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Metal Fasteners, Joining,


Title: Metal Fasteners, Joining, & Adhesives Subject: IED - Unit 3 - Lesson 3.3 Structural Analysis Author: Andy Zaffarano and Donna Matteson Keywords – PowerPoint PPT presentation

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Title: Metal Fasteners, Joining,


Forging new generations of engineers
Metal Fasteners, Joining, Adhesives
  • Metal assemblies are often held together with
    fasteners, hardware devices that mechanically
    join or affix two or more objects together.
  • Assembling with most types of fasteners allows
    components to be repeatedly assembled and
  • This is important where a product is expected to
    undergo modifications, repairs, or where it may
    provide access into an assembly.

  • Threaded shafts that use a threaded nut to fasten
    metal together.
  • Bolts are sized by length and thread.
  • Bolts are stronger than screws.
  • Bolts are classified by the type
  • of head.
  • Stove bolts and machine screws (actually bolts)
    are turned with a screwdriver.
  • Hexagonal- and square-head bolts are held in
    place with a wrench while the nut is turned to

Types of Bolts
  • Carriage bolt
  • Smooth round head course thread that starts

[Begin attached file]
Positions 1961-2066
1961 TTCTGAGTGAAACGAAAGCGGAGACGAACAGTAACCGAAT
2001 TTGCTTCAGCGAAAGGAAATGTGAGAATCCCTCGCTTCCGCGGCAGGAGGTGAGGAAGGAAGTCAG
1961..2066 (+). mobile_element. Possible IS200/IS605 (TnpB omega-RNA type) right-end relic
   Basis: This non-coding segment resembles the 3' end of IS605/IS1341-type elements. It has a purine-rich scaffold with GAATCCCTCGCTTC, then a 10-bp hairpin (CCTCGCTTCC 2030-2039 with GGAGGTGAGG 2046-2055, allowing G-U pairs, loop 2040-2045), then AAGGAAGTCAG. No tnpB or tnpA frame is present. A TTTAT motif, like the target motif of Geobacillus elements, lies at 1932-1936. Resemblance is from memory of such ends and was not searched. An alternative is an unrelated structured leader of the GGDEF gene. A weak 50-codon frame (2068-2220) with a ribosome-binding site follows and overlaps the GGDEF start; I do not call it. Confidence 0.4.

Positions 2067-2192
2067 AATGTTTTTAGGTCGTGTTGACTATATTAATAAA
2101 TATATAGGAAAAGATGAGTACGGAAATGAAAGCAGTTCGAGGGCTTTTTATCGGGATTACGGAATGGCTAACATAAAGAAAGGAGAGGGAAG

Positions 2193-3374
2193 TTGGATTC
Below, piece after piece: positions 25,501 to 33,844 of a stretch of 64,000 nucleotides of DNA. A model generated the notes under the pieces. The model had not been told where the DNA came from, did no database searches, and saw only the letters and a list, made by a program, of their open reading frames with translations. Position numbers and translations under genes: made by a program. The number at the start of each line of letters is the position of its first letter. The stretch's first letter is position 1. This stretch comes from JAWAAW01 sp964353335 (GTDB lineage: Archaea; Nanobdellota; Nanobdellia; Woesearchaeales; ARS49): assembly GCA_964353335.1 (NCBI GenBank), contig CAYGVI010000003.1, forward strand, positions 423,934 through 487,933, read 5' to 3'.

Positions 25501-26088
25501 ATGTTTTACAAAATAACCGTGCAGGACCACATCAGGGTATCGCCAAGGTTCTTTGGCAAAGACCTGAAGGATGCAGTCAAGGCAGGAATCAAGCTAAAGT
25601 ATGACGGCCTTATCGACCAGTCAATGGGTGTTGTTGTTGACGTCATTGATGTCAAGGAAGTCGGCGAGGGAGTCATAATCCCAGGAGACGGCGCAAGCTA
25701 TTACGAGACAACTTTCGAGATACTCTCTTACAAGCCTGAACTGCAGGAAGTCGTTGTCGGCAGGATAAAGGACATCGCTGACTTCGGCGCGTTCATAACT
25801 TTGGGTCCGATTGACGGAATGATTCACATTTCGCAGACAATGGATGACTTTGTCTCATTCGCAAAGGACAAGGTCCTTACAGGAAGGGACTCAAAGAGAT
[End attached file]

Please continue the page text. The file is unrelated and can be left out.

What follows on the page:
part way down the shaft.
  • Usually used to attach a wooden part to metal.
  • Machine bolt
  • Hexagonal head only partially threaded.
  • Used for precision attachment using threads to
    secure materials together.
  • Tap bolt
  • Similar to a machine bolt but the whole body is
  • Stove bolt
  • Round or flat head with course thread along the
    whole body.
  • General purpose fastener used when precision fit
    is not necessary.
  • Stud bolt
  • No head and threaded on both ends.
  • One end is driven into material the other end
    is left exposed so that other parts can be
    fastened to it.

Types of Machine Screws
  • Machine cap screws
  • Come with a variety of head thread types.
  • Used for precision fit into thread holes in
  • Setscrew
  • Made with square heads or no heads.
  • Typically used for safety reasons to hold a
    sleeve, collar or gear on a shaft to prevent
    relative motion.
  • Thumbscrews
  • Has one or two wings or a knurled head.
  • Used where a screw must be turned by hand using
    the thumb and a finger.

Sheet Metal Screws
  • Short thick screws that are self-threading (cut
    or form their own threads as driven into soft
  • Used in the economical assembly of sheet metal.
  • Threaded all the way down the shank.
  • Come in a variety of head types depending on

Lag Screw
  • Bolt is a bolt head with a screw body.
  • Has either a square or hexagonal head.
  • Used in fastening where maximum holding power is
    needed (i.e.- holding a vice to to a work bench).

  • Type of hardware fastener with a threaded hole.